March 9 Day 366: Top Ten So Far

To celebrate the completion of a full year writing for this blog, I thought it might be worth revisiting the ten most popular blog posts as measured by the number of visitors.

10) October 1 Day 207: We Gather Together. I had just started experimenting with the platform and held my first wildly successful drop-in hour for students there. Novelty helped. I’ve used it quite a bit since, including a virtual Julia Robinson Math Festival, regular lunch time socials with my mathematics colleagues, class sessions dedicated to group work, an MAA social hour, and to attend an MAA Section conference.

9) June 10 Day 94: Finals. Part I. The first day of interviews for my first oral final assessment ever. Experiences here would transform my ideas about assessment—during the pandemic and beyond.

8) April 24 Day 47 Part 2. Zooming for Community One of the rare days when I posted twice in a single day. The second post (hence Part 2), was about an MAA social hour using Zoom. It was a supportive community sharing lessons learned during the stressful transition to remote teaching. I had several co-hosts and we used breakout rooms to make the conversations more intimate. It’s hard to remember that for some participants, it was the first time they experienced breakout rooms in Zoom ever.

7) April 25 Day 48: What Have I Done? I questioned the sanity of implementing standards based grading for the first time during a pandemic.

6) January 26 Day 324: Women’s Health, Amirite? Thoughts on why we don’t openly talk about women’s health issues. Definitely an unusual post for me. It was very personal and also true.

5) June 6 Day 90: We Are Math Club Graph theory questions arising from the Zoom game posed in item 8) recreated in a Math Club gathering. Always be asking questions. Math questions that is…

4) May 11 Day 64: Scientific Method Zoom had not yet been updated with the feature that allows you to order participants by dragging their windows to the preferred place. I was trying to figure out the picture placement algorithm by making conjectures, testing, and revising during a faculty meeting. It was all very scientific.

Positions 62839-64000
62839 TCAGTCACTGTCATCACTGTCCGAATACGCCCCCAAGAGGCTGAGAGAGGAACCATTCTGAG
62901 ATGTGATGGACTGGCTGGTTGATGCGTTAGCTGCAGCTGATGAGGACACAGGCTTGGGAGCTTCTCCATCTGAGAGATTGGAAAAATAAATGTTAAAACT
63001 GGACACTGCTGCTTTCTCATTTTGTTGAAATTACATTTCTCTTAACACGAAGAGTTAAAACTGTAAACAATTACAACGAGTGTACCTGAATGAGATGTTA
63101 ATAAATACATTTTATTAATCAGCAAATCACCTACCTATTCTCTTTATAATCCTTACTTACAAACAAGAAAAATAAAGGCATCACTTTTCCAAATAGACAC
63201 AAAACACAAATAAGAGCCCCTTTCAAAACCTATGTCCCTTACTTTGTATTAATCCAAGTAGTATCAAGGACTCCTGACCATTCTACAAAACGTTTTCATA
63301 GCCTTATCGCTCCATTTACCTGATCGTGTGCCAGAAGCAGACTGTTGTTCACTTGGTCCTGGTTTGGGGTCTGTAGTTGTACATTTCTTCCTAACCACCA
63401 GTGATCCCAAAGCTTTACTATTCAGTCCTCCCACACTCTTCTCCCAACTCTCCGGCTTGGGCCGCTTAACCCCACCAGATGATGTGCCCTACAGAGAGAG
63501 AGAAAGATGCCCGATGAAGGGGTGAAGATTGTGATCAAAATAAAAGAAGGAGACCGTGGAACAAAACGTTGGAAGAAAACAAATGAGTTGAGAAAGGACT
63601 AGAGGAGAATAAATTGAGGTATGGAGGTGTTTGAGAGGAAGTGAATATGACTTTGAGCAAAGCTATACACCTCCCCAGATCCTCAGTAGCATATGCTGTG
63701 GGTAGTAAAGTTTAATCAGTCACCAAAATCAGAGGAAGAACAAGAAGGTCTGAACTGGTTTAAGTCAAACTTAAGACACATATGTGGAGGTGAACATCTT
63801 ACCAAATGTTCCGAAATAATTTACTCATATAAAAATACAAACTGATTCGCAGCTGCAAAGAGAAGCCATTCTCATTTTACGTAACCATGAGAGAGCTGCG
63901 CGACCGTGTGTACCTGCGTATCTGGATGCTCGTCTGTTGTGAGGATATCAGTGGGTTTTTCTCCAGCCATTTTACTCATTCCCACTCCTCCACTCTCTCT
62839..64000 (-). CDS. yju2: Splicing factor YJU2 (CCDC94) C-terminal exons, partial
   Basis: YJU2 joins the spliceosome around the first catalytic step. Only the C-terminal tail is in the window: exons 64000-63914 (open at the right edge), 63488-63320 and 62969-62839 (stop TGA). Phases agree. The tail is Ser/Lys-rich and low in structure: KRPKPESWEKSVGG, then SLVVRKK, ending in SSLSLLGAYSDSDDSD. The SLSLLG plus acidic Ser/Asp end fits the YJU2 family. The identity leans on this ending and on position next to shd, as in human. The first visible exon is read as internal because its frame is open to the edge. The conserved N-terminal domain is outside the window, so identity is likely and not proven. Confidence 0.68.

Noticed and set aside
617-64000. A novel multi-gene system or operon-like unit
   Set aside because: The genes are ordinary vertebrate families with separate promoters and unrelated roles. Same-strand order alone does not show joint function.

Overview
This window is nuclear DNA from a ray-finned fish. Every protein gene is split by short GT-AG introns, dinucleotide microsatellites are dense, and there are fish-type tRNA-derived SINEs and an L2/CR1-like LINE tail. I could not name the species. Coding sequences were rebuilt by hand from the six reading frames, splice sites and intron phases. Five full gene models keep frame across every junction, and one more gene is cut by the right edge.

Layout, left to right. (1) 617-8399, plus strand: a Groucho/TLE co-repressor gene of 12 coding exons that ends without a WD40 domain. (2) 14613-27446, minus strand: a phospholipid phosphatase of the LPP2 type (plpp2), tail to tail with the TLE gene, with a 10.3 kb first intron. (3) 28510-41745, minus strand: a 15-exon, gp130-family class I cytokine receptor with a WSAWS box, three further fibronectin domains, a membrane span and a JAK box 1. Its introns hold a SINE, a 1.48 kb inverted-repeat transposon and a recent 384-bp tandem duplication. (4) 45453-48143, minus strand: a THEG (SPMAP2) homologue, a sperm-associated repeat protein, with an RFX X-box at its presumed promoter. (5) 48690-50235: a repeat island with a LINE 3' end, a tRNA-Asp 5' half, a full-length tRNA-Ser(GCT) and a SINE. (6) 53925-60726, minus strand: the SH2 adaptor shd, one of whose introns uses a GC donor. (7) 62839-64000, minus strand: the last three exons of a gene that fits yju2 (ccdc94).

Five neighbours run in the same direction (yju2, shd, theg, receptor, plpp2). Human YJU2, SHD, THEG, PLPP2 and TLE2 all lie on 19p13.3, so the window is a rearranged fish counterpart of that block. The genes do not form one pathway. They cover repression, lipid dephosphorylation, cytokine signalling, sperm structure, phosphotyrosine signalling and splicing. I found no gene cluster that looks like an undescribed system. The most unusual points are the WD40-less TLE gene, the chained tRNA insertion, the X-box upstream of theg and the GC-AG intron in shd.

3) May 2 Day 55: Start Small The Zoom placement puzzle that started my obsession. Looking at the placements from each participants perspective was how I got started.

2) January 9 Day 307: My New Hero Dr. Chelsea Walton I fan-girled at JMM and I think I am not alone based on the number of views of this post.

1) June 11 Day 95: Finals. Part II. After completing my first administration of an oral final exam, I posted my experience in all its gory details—from the inspiration to the rubric, from the questions to the lessons learned. It has been viewed more than twice as many times as the previous post 2) and three times as many as the post before that 3). So it must have resonated with readers. The experience has profoundly impacted my own teaching and it seems to have inspired others to think differently as well. The process has been revised and refined since. (There are plenty of other oral assessment posts within the blog). This one just managed to capture your attention early on and be returned to multiple times.

In 365 days, I wrote 270 posts (not counting today’s.) Earlier posts have more views possibly because they have been around longer. Possibly because people needed more support in the early days. We have a pretty good idea of how to teach remotely now. It doesn’t mean we can’t keep improving but with vaccinations on the rise, I hope we will be seeing the last of remote teaching this Spring.

What I list above are not necessarily my favorite posts, they are yours as determined by which ones you clicked through to read on WordPress. If I start feeling more nostalgic, I might review my posts from the beginning to pick my favorites. But come to think of it, that might be better left until we have closed the chapter on the coronavirus.

Published by Jenny Quinn

Mathematician. Mother. Wife. Leader. I am a professor of mathematics at the University of Washington Tacoma. Mother of Anson and Zachary. Wife to Mark. President of the Mathematical Association of America.

Leave a Reply

Fill in your details below or click an icon to log in: Logo

You are commenting using your account. Log Out /  Change )

Twitter picture

You are commenting using your Twitter account. Log Out /  Change )

Facebook photo

You are commenting using your Facebook account. Log Out /  Change )

Connecting to %s

%d bloggers like this: